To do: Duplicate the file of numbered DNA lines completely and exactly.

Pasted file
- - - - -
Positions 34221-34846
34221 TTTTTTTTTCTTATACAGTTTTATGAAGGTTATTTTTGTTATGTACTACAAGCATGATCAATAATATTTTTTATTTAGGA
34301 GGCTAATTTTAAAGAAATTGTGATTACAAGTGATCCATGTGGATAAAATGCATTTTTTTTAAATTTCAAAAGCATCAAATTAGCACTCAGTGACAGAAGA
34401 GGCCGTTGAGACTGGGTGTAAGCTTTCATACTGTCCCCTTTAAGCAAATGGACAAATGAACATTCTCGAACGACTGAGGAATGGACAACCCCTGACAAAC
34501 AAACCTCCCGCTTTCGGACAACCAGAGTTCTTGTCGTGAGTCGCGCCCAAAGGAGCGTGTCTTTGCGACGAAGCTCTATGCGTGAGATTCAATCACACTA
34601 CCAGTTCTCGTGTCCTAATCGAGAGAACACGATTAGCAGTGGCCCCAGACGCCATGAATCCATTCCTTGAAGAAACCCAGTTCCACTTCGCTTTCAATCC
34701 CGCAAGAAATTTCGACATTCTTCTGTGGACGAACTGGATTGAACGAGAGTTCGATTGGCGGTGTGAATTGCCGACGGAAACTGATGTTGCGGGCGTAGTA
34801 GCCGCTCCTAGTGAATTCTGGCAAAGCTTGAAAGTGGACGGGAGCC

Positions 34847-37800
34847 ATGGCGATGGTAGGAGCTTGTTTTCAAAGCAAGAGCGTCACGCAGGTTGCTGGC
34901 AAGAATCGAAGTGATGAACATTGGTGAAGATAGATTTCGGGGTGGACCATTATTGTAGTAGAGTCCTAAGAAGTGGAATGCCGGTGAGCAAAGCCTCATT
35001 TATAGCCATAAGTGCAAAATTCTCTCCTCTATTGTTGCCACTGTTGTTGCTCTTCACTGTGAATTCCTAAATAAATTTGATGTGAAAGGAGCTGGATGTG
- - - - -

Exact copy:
Positions 34221-34846
34221 TTTTTTTTTCTTATACAGTTTTATGAAGGTTATTTTTGTTATGTACTACAAGCATGATCAATAATATTTTTTATTTAGGA
34301 GGCTAATTTTAAAGAAATTGTGATTACAAGTGATCCATGTGGATAAAATGCATTTTTTTTAAATTTCAAAAGCATCAAATTAGCACTCAGTGACAGAAGA
34401 GGCCGTTGAGACTGGGTGTAAGCTTTCATACTGTCCCCTTTAAGCAAATGGACAAATGAACATTCTCGAACGACTGAGGAATGGACAACCCCTGACAAAC
34501 AAACCTCCCGCTTTCGGACAACCAGAGTTCTTGTCGTGAGTCGCGCCCAAAGGAGCGTGTCTTTGCGACGAAGCTCTATGCGTGAGATTCAATCACACTA
34601 CCAGTTCTCGTGTCCTAATCGAGAGAACACGATTAGCAGTGGCCCCAGACGCCATGAATCCATTCCTTGAAGAAACCCAGTTCCACTTCGCTTTCAATCC
34701 CGCAAGAAATTTCGACATTCTTCTGTGGACGAACTGGATTGAACGAGAGTTCGATTGGCGGTGTGAATTGCCGACGGAAACTGATGTTGCGGGCGTAGTA
34801 GCCGCTCCTAGTGAATTCTGGCAAAGCTTGAAAGTGGACGGGAGCC

Positions 34847-37800
34847 ATGGCGATGGTAGGAGCTTGTTTTCAAAGCAAGAGCGTCACGCAGGTTGCTGGC
34901 AAGAATCGAAGTGATGAACATTGGTGAAGATAGATTTCGGGGTGGACCATTATTGTAGTAGAGTCCTAAGAAGTGGAATGCCGGTGAGCAAAGCCTCATT
35001 TATAGCCATAAGTGCAAAATTCTCTCCTCTATTGTTGCCACTGTTGTTGCTCTTCACTGTGAATTCCTAAATAAATTTGATGTGAAAGGAGCTGGATGTG